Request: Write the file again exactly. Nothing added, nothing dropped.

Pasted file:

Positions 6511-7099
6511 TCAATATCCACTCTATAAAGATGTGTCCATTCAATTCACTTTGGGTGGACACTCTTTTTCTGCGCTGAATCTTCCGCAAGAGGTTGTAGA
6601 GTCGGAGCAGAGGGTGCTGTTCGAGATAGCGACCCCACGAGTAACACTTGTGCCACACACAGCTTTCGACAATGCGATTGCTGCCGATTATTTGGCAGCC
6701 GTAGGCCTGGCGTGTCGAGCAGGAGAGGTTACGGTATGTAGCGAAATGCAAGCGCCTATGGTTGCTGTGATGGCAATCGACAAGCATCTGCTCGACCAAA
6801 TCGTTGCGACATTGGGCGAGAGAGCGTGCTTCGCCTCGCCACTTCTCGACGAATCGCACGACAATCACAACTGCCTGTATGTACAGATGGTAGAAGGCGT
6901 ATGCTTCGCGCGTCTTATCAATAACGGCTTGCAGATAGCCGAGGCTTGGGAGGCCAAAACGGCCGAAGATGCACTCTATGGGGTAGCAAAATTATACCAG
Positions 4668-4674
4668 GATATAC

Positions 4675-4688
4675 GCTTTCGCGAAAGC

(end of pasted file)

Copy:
Positions 6511-7099
6511 TCAATATCCACTCTATAAAGATGTGTCCATTCAATTCACTTTGGGTGGACACTCTTTTTCTGCGCTGAATCTTCCGCAAGAGGTTGTAGA
6601 GTCGGAGCAGAGGGTGCTGTTCGAGATAGCGACCCCACGAGTAACACTTGTGCCACACACAGCTTTCGACAATGCGATTGCTGCCGATTATTTGGCAGCC
6701 GTAGGCCTGGCGTGTCGAGCAGGAGAGGTTACGGTATGTAGCGAAATGCAAGCGCCTATGGTTGCTGTGATGGCAATCGACAAGCATCTGCTCGACCAAA
6801 TCGTTGCGACATTGGGCGAGAGAGCGTGCTTCGCCTCGCCACTTCTCGACGAATCGCACGACAATCACAACTGCCTGTATGTACAGATGGTAGAAGGCGT
6901 ATGCTTCGCGCGTCTTATCAATAACGGCTTGCAGATAGCCGAGGCTTGGGAGGCCAAAACGGCCGAAGATGCACTCTATGGGGTAGCAAAATTATACCAG
Positions 4668-4674
4668 GATATAC

Positions 4675-4688
4675 GCTTTCGCGAAAGC